Kamisha:

But like let’s say you and I are talking right now. We know we’re both going and we send an email saying, “Hey, let’s meet on this day to talk about XYZ.” Save the email. Save that email. That emails going to be key. Saying, yes this was a conversation about the business at the conference. So this meal I can take at 50% [crosstalk 00:09:01].

 

Charlo Greene:

Oh wow. That’s like the power in just keeping records. I didn’t know that that sort of note in your planner would make that much of a difference in case of an audit. Or a look into what you’ve been doing.

 

Kamisha:

Yep. Yep. We don’t care how you keep it. Like, you don’t have to have some fancy format or anything. We just know that you kept it and it’s just super, the most powerful thing is when it’s kept, contemporaneously. So like you get audited two, three years after the fact. So you present them with something that you just created last night when you guys, met. Okay. But if they see that you made this note in a planner or something three years ago, they’re like, “Okay, we don’t have any further questions. We see that you did what you’re supposed to do.”

 

Charlo Greene:

Right. Okay. That makes so, so, so much sense. So I know a big thing in the hair extensions industry, especially when people are just getting started, is paying for like samples of hair bundles. Are all of those samples tax deductible?

 

Kamisha:

Yes.

 

Charlo Greene:

Yes. Hard “Yes” guys. She didn’t say, “If.”

 

Kamisha:

No, yes. We’re going to call it like those are like job supplies. So like it’s no different from when you’re trying to pick out your business card and so you buy samples from Vista Print. Or you buy the Promo Bundle from Vista Print that costs like $25 a month. It’s no different from that. It’s just hair.

 

Charlo Greene:

Perfect. And then, one thing that I really try and push people to do, it’s why we’re live streaming this conversation. And I’m showing people that we’re having the talk on an iPhone and live streaming on another iPhone. And and it’s just like $100. I just try and tell people how easy it is to produce content for their brands because I know that content has a great impact. But along with the content comes like the look. So is the makeup that I’m wearing, are the clothes that I’m wearing as part of this marketing strategy tax deductible? Or is that another thing that might raise a red flag if I try and mark that down as a tax write off?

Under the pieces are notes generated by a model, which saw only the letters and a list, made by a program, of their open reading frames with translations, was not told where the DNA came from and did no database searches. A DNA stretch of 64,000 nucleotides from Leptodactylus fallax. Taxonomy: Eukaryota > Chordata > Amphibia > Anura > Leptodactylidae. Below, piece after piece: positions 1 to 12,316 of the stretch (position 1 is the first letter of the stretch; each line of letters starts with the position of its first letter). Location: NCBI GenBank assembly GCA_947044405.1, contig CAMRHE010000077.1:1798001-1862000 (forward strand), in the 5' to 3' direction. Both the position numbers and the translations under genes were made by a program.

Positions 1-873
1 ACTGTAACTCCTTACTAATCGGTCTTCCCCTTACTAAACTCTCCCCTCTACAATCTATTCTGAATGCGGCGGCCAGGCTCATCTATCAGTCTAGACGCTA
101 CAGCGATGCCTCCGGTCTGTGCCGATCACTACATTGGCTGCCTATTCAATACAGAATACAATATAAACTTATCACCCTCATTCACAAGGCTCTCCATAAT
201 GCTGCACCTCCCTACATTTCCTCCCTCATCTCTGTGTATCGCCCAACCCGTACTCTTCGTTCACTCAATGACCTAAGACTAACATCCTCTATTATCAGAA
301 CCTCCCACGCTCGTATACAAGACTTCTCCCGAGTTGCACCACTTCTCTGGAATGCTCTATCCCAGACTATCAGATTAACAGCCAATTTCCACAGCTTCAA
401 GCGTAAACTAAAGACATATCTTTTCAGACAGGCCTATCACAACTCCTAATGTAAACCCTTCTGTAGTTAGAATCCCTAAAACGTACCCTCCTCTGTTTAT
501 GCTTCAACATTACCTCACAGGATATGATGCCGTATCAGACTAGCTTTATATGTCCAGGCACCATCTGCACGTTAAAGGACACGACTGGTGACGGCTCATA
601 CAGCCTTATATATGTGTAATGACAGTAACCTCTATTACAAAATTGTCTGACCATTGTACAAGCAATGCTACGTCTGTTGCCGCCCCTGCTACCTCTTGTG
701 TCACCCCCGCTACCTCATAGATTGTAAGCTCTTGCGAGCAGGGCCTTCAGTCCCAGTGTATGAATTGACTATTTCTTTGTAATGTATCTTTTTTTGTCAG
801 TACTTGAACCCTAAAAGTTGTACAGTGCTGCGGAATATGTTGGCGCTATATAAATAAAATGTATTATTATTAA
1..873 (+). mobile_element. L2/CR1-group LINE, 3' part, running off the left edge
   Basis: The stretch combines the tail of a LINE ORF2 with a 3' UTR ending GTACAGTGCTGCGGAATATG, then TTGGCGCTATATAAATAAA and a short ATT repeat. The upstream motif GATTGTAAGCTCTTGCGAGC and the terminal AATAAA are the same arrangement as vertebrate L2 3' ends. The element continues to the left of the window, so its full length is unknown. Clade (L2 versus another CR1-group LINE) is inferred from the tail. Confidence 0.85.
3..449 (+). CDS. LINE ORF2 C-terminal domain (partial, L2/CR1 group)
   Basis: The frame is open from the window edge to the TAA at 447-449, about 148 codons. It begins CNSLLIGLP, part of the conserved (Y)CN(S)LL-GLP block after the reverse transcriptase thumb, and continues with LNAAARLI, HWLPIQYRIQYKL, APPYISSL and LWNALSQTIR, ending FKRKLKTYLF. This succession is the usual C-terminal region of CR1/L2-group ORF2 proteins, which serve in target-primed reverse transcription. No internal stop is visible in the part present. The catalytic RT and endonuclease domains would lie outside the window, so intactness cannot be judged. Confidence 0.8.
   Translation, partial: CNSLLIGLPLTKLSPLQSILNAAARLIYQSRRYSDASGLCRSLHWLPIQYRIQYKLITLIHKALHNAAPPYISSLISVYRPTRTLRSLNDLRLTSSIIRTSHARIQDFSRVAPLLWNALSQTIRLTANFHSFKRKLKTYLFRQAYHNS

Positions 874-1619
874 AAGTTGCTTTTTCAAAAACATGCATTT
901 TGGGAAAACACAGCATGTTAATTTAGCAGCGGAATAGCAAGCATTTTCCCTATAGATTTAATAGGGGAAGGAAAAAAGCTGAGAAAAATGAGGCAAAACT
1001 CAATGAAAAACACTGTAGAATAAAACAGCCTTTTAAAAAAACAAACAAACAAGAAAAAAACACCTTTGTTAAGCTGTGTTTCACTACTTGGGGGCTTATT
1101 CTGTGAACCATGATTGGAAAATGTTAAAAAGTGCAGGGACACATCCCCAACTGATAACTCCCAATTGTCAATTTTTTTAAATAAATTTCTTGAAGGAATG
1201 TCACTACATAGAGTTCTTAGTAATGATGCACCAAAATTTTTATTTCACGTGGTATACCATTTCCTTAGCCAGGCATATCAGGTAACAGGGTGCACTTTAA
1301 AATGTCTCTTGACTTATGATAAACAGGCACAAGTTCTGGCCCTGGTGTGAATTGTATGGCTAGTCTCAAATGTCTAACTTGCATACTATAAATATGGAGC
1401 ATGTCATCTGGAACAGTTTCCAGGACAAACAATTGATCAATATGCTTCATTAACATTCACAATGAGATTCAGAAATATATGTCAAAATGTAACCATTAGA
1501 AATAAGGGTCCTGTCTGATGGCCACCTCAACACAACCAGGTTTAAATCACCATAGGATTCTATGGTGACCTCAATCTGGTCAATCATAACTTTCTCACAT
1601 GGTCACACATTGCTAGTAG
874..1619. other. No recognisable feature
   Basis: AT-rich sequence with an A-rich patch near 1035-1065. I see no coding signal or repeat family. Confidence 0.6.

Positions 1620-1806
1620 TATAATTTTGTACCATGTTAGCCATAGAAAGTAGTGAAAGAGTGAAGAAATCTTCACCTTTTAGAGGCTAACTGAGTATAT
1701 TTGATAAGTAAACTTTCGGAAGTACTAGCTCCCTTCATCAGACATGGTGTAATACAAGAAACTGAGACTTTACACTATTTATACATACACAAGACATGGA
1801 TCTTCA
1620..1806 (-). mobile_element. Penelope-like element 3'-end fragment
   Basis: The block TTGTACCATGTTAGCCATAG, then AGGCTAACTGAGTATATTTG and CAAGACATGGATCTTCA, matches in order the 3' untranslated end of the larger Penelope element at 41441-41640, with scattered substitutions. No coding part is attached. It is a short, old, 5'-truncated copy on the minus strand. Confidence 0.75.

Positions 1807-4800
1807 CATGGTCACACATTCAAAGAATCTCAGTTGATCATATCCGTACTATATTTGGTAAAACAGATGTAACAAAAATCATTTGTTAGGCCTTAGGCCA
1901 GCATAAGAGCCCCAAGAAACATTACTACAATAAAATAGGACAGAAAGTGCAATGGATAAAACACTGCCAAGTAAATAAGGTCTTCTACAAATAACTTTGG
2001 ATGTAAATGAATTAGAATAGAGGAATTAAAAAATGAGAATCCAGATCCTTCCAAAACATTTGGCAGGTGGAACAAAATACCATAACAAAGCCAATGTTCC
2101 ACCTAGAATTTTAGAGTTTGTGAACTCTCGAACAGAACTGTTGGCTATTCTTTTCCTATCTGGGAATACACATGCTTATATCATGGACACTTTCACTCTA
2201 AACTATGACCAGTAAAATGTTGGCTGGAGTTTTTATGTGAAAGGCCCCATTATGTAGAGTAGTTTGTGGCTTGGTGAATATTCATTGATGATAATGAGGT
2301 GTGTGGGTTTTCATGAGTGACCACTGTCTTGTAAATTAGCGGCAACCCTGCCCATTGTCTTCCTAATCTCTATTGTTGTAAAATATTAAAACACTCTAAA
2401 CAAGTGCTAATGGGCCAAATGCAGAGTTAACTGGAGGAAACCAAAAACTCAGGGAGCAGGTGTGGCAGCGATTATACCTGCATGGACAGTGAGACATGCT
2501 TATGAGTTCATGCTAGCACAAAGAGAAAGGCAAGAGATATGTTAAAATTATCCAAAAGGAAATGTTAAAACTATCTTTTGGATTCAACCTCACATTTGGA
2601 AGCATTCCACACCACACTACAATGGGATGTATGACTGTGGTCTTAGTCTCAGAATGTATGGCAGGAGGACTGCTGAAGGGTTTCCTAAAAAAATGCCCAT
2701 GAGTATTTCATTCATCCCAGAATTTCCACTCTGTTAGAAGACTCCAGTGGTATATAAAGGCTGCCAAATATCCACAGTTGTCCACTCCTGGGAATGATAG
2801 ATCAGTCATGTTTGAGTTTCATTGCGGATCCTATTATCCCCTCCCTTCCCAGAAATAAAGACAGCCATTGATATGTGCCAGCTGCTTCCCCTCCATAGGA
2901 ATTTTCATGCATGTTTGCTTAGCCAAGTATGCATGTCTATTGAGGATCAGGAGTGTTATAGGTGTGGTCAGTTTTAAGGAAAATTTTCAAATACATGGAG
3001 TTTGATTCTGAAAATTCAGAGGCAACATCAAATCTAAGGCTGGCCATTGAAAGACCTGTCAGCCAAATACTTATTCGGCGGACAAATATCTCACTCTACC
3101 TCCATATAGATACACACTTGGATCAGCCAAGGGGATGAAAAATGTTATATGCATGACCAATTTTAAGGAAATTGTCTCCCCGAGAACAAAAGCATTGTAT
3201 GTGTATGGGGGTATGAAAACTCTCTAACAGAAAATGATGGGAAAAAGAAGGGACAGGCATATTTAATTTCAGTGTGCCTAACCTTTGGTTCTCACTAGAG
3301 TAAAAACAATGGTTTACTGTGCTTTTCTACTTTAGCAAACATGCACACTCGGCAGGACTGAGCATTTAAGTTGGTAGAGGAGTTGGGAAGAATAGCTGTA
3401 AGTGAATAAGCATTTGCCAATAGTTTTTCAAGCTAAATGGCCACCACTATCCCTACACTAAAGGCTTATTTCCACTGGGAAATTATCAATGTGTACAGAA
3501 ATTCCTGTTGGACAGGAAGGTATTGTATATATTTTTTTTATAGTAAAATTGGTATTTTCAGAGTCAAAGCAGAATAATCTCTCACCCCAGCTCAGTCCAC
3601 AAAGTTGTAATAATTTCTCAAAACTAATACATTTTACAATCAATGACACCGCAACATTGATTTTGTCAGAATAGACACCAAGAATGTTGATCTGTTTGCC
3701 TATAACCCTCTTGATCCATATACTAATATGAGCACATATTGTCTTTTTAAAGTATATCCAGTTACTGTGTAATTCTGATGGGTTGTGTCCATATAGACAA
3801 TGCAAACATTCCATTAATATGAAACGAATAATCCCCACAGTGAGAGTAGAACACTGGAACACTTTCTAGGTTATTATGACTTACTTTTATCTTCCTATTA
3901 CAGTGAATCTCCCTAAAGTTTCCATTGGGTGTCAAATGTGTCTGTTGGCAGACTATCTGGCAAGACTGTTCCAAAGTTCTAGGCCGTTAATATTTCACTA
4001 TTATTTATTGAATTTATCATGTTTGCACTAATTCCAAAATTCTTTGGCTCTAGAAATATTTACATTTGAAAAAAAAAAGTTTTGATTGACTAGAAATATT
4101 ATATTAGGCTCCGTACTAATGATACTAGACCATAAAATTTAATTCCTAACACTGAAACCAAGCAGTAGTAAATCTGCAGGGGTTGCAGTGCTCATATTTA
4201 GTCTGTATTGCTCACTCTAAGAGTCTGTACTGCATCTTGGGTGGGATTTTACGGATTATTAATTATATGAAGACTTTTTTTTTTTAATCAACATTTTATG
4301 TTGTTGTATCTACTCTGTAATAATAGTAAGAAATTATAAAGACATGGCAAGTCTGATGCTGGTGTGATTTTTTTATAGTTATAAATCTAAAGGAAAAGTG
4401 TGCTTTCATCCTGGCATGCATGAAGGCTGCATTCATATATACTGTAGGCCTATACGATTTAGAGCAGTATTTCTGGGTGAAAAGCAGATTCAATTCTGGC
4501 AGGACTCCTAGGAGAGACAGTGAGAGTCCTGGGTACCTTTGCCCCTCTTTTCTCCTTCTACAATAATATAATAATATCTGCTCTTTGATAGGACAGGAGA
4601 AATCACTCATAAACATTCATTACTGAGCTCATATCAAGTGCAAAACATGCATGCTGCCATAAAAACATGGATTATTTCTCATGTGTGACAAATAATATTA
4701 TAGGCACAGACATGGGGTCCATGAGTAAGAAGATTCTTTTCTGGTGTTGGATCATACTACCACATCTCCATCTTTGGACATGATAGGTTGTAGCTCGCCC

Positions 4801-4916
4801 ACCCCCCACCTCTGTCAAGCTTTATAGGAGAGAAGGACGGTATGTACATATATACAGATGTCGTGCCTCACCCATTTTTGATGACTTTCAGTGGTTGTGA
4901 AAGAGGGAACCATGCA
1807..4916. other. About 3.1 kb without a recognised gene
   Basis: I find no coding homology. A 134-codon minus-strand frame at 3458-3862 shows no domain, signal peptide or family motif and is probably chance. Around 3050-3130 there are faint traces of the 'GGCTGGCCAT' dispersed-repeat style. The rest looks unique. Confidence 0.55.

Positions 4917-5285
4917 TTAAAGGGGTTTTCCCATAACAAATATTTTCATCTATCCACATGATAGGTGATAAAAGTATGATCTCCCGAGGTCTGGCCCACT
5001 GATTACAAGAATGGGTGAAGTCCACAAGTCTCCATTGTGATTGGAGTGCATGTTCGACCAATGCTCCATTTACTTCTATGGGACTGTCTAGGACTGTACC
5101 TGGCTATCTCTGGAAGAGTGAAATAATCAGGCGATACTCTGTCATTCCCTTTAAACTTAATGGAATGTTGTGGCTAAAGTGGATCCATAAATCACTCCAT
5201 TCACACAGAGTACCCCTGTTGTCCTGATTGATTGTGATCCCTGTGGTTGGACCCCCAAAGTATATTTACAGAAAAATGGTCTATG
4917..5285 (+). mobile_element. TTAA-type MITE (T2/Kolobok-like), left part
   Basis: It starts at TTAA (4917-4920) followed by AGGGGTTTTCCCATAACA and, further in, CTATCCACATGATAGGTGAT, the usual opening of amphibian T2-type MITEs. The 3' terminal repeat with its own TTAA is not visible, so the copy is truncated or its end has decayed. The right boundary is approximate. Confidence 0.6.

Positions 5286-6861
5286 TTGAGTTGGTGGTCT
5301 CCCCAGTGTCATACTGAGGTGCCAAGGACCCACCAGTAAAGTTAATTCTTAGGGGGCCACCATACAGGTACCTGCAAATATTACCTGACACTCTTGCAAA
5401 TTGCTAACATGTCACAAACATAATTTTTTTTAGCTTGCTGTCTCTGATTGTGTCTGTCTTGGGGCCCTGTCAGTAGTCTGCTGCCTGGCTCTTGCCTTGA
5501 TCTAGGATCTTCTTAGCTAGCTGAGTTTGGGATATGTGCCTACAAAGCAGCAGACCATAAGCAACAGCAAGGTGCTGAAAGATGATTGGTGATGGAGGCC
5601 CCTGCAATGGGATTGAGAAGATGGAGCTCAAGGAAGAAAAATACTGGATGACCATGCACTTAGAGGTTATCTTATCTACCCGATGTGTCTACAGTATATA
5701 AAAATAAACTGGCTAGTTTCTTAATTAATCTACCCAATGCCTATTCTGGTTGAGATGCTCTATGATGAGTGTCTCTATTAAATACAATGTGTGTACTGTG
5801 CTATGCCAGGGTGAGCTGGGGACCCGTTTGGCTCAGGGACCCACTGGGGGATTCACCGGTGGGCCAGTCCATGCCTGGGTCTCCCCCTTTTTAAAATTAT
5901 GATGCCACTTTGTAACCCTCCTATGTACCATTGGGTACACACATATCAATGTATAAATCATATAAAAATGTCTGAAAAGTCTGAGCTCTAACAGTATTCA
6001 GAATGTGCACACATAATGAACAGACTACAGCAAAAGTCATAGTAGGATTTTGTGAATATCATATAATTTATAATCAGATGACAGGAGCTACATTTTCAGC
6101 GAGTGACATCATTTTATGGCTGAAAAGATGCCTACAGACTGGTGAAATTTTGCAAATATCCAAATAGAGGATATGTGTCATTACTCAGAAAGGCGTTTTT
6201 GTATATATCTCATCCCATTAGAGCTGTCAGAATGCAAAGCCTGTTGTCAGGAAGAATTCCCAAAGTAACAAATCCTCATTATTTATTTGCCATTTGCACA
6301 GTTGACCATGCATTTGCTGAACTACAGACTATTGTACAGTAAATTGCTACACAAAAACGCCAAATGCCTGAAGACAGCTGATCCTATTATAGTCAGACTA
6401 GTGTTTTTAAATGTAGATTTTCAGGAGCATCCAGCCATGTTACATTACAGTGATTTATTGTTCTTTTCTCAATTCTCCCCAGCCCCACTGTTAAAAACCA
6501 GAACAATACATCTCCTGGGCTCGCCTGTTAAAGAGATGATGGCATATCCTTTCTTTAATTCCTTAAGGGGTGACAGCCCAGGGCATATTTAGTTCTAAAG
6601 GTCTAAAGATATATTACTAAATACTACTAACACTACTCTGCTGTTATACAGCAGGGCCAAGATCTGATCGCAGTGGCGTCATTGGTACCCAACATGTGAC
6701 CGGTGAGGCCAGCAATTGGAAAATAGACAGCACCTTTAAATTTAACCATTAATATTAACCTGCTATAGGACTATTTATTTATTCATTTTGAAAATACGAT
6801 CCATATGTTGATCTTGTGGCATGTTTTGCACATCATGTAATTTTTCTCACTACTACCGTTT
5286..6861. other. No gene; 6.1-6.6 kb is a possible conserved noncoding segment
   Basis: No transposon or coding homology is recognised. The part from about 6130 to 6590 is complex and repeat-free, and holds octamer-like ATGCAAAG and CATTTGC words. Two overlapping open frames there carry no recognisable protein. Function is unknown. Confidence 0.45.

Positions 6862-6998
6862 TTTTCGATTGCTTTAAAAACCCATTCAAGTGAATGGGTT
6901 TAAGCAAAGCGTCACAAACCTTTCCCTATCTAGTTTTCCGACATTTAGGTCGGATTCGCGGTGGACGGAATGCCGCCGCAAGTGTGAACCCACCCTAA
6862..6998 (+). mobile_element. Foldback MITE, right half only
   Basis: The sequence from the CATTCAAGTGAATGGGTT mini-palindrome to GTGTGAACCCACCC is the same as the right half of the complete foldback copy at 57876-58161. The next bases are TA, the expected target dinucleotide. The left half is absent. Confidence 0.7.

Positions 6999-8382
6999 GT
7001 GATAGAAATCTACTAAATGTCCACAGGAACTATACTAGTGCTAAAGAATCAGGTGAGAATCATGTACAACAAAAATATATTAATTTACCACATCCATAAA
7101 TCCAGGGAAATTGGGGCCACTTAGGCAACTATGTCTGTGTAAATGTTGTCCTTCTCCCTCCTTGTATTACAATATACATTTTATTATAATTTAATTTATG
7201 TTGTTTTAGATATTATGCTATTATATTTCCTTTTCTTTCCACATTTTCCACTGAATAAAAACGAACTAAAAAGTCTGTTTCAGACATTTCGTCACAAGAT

Kamisha:

Well what I’ll say, well first off you’re going to buy all of this. Where you want to back up a bit. So let’s say you are thinking about what do you do day in and day out for your business. And you’re saying, “Okay, what do I need?” And this makeup and whatever else is what you need to do your job, which is producing content, being on video, those are jobs supplies. And jobs supplies are deductible.

 

Charlo Greene:

I am just really freaking thrilled that this conversation went so, so, so well. So if you have suggestions on what you’d like to see in the next conversation, I always say, what makes me a great entrepreneur is that I acknowledge the fact that I do not have all of the answers. Period point blank. But I understand that and I know where to find the people with the answers.

Charlo Greene:

I know it’s still tax season. If you guys want to extend the hour with Kamisha, let me know in the comments section. Happy to do that. Conversation was lit, but yeah, let me know. See you guys later. Cheers.